Hurricane Ivan was a blessing in disguise for the historic, termite-ridden Bodden Town Mission House.
Reduced to rubble, it has helped National Trust members make up their minds whether to renovate, rebuild or scrap the whole project.
Findings by Chalmers Gibbs Martin Joseph in May 2004 suggested that the sensible thing to do was to bulldoze it and start all over again but that was not an option at the time.
Based on an initial survey carried out at the site on 23 July, there was very little original wattle and daub and wooden walls that could be saved. But that is still not stopping Trust members from going ahead with the project.
With drawings already in the making, the Trust’s Historic Committee has made it their main priority to rebuild the Mission House.
‘The few good pieces that are saved from the old building will be collected and preserved to be incorporated into the new structure for display purposes,’ said National Trust chairperson Carla Reid.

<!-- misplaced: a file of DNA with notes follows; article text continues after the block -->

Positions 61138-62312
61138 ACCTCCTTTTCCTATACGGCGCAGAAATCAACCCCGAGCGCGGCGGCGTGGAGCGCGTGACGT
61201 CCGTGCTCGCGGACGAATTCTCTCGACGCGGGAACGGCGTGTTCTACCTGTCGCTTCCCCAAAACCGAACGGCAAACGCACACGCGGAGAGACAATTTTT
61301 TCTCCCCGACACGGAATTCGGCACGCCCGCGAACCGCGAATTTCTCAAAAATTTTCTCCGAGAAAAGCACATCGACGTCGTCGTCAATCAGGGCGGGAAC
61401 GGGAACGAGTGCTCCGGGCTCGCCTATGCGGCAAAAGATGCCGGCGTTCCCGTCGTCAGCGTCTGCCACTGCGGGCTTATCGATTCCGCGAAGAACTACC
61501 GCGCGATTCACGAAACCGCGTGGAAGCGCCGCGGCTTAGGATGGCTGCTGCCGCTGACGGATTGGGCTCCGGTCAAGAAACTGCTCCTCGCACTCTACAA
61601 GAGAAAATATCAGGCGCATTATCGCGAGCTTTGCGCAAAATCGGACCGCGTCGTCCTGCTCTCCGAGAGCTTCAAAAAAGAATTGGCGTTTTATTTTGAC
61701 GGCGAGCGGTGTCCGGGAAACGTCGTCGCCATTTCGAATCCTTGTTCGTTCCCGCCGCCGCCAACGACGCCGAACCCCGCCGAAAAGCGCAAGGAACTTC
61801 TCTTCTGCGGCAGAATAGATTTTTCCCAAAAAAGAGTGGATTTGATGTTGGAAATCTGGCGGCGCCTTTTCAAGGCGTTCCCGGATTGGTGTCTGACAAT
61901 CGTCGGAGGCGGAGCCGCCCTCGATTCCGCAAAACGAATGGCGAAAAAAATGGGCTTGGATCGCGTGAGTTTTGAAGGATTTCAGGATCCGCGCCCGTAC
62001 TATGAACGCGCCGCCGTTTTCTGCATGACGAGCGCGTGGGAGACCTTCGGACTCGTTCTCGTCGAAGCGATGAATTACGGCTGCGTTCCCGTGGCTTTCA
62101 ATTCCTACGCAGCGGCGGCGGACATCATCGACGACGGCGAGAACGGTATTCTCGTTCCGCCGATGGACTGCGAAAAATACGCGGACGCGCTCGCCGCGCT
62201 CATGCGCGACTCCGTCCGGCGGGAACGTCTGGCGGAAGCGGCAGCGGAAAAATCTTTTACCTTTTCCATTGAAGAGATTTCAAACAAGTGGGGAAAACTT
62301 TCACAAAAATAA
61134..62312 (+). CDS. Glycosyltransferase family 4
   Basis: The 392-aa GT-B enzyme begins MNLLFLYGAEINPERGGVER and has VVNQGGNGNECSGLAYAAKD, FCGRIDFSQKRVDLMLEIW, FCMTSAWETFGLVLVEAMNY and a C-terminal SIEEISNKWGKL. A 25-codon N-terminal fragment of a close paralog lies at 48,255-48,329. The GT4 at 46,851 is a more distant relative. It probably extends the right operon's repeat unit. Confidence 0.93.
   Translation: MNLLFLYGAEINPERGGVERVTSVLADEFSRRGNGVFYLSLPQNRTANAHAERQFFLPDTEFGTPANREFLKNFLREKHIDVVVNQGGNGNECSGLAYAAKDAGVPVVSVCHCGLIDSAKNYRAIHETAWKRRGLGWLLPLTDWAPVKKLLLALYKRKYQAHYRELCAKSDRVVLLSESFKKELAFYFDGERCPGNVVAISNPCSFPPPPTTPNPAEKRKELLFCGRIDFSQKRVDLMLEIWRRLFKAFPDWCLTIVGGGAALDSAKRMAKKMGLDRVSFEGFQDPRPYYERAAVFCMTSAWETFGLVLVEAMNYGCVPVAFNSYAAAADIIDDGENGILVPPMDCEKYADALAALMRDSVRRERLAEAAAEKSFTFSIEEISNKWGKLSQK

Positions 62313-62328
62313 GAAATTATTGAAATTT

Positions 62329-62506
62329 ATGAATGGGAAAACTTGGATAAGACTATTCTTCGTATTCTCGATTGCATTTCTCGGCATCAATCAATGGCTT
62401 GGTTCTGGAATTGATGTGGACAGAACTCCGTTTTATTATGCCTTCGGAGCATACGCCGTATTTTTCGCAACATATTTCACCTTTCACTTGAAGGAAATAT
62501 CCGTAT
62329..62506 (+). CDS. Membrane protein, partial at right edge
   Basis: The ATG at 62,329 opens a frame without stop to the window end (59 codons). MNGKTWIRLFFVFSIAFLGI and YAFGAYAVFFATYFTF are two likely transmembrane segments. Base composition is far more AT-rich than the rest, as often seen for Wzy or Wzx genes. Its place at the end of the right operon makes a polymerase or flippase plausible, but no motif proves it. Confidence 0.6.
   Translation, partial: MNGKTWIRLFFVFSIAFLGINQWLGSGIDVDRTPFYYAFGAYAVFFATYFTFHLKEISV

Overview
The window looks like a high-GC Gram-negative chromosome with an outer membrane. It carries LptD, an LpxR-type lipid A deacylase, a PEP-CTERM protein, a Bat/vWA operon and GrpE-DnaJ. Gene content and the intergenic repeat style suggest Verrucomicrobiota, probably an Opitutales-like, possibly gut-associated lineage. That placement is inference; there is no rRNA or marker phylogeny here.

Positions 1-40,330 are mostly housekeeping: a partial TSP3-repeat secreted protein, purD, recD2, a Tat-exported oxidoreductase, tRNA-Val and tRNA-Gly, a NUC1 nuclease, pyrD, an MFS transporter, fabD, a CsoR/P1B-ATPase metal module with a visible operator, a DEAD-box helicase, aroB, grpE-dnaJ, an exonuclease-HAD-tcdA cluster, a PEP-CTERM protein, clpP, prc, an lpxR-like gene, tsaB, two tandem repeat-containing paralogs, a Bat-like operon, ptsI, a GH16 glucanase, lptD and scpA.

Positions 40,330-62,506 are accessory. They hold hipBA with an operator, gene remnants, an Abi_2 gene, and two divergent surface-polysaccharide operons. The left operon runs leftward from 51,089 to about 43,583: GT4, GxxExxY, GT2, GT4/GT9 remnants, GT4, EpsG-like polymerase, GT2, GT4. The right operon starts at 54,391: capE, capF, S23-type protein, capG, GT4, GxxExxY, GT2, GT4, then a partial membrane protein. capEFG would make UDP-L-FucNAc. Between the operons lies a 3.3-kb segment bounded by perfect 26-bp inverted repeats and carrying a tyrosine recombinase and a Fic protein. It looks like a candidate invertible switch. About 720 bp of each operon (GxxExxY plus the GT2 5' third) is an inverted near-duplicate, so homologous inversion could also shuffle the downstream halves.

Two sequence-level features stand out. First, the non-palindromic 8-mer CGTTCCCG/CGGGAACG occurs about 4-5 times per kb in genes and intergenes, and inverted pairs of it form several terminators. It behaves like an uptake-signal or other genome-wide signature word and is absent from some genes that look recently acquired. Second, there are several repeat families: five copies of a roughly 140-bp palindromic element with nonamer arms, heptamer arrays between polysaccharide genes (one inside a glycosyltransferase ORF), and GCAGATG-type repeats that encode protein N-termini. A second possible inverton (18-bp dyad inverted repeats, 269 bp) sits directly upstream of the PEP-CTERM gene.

‘It is intended that a team of volunteers dismantle and store the original rafters and pearlings for use in the reconstruction.
‘It is also intended that a number of iron wood posts which are still in good condition will be preserved and reused.’
After carefully selecting the materials to be saved, appropriate heavy equipment will be needed to remove and dispose of the debris.
‘Following this, the site will be treated for termites so that reconstruction can commence as soon as the necessary planning permissions have been granted and materials have been sourced,’ she said.
‘The funds are still in place and protected and are solely for the purpose of the mission house, and that is what they will be used for,’ said Ms Reid.
Under consideration is whether it is feasible to reconstruct the building using original materials and methods at least for a portion of the building, or alternatively to reconstruct an outright replica using new materials and incorporating displays and examples of the original materials and methods.
Although there is much work to be done behind the scenes, it is hoped that work can begin early next year, she said.